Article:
Handley's previous recording of the Fourth is comprehensively outflanked by this bracing remake. If you've ever regarded the Fourth as something of a loose-limbed interloper in the Bax canon, this will make you think again, such is the muscular rigour Handley locates in this lovable creation. At the same time, there's playful affection, rhythmic bite and pagan splendour of both outer movements.
Revelations abound, too, in the Fifth. Handley plots a superbly inevitable course through the first movement. At the start of the slow movement the glinting brilliance and sheen of the orchestral playing take the breath away, as does the richness of the lower strings in the first subject.
The finale is stunning, its whirlwind Allegro a veritable bevy of cackling demons.
The bass ostinato that launches the Sixth picks up where the epilogue of the Fifth left off. A taut course is steered through this stormy first movement, though in some ways Norman Del Mar's recording got closer still to the essence of Bax's driven inspiration. The succeeding Lento has a gentle radiance that's very affecting. However, it's in the innovatory finale where Handley pulls ahead of the competition, cannily keeping some power in reserve, and locating a transcendental wonder in the epilogue.
Handley's Seventh is wonderfully wise and characterful music-making, the first movement in particular sounding for all the world as if it was set down in a single take. There's bags of temperament about the performance, as well as an entrancing freedom, flexibility and purposefulness that proclaim an intimate knowledge of and total trust in the composer's intentions. The BBC Philharmonic respond with unflagging spirit and tremendous body of tone.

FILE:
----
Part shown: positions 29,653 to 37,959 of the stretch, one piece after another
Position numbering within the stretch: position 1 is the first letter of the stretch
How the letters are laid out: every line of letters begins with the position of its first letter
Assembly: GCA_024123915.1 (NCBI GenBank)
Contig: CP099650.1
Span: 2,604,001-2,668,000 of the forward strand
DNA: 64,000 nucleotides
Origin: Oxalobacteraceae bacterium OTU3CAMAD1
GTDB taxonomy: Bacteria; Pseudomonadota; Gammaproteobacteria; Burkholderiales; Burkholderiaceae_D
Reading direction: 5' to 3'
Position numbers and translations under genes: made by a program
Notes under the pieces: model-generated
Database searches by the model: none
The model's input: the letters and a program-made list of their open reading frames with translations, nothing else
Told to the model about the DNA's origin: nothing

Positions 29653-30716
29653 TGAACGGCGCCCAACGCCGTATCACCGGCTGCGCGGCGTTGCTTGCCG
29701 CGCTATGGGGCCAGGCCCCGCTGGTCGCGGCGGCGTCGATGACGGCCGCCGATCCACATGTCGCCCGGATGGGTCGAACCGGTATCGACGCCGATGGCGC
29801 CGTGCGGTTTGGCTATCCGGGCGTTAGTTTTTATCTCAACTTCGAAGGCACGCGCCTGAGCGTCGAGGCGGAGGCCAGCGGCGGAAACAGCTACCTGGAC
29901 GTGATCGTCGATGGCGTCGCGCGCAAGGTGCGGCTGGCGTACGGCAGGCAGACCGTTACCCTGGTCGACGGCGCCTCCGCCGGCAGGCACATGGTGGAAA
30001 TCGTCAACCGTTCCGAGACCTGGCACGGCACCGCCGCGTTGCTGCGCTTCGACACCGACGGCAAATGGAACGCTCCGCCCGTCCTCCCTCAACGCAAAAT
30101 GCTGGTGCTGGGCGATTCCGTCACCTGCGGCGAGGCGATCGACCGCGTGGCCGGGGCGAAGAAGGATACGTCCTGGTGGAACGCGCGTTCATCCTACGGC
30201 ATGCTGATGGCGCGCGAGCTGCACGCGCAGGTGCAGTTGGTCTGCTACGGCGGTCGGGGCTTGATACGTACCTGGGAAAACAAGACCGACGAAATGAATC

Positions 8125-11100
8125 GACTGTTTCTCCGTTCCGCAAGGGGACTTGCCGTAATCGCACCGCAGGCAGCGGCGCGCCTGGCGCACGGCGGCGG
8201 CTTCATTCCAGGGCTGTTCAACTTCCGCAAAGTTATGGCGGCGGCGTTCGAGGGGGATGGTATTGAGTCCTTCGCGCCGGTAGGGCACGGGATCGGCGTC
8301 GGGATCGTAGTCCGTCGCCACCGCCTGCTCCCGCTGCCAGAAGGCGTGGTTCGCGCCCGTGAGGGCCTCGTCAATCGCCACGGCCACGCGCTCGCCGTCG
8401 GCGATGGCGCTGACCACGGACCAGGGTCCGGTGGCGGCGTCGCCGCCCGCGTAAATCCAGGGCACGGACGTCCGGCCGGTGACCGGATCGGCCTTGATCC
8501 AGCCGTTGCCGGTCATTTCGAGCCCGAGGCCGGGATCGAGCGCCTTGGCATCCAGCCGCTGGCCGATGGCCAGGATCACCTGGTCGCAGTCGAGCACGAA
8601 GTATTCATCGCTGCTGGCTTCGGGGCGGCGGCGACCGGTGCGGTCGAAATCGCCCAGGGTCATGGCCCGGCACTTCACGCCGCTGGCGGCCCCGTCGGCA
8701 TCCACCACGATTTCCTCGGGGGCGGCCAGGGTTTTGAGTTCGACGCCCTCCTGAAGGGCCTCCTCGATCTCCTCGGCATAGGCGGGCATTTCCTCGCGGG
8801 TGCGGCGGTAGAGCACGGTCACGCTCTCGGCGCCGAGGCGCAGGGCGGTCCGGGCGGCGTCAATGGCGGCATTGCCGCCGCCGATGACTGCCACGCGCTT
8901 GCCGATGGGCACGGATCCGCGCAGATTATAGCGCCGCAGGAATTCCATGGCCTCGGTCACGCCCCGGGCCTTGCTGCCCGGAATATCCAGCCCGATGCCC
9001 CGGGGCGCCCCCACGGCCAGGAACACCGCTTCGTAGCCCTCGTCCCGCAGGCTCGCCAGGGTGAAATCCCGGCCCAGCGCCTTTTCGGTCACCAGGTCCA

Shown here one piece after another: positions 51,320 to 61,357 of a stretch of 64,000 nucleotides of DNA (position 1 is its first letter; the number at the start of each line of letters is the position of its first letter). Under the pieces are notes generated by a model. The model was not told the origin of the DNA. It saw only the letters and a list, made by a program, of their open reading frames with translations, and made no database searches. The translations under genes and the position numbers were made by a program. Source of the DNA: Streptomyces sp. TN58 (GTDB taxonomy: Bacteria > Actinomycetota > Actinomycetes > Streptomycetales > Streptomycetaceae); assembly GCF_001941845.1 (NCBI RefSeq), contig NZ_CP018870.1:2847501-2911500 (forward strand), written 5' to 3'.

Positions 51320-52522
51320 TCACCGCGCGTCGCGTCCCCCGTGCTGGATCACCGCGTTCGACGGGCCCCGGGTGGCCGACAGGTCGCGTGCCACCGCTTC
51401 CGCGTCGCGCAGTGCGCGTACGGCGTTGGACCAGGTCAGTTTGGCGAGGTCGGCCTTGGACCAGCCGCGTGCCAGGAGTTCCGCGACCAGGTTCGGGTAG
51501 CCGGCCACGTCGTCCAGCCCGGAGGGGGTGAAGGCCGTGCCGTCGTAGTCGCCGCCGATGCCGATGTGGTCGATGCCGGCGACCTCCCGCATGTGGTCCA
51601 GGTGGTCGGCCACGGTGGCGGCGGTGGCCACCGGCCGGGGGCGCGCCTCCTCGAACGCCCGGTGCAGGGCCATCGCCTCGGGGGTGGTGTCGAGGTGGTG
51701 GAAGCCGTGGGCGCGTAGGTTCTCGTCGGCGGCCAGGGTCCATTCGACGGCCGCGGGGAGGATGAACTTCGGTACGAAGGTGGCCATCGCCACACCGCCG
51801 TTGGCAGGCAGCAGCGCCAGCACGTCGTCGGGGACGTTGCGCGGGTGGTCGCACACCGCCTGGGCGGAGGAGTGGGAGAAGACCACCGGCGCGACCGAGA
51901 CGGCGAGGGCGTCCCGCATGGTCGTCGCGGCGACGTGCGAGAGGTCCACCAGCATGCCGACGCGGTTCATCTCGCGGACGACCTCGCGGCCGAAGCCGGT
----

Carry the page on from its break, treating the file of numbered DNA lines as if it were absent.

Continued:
A majestic Tintagel and rollicking account of the 1936 Rogue's Comedy Overture complete the feast. Disc 5 houses an hour-long conversation about Bax the symphonist between the conductor and Andrew McGregor. Stephen Rinker's engineering does fabulous justice to Bax's imaginative and individual orchestration, particularly towards the lower end of the spectrum.
The set is magnificent; its insights copious.” Gramophone Classical Music Guide, 2010
“Handley is in total sympathy with Bax's music and his direction is authoritative as well as idiomatic. Superb sound from the Chandos and BBC engineers. We would not be without this set.” Penguin Guide, 2011 edition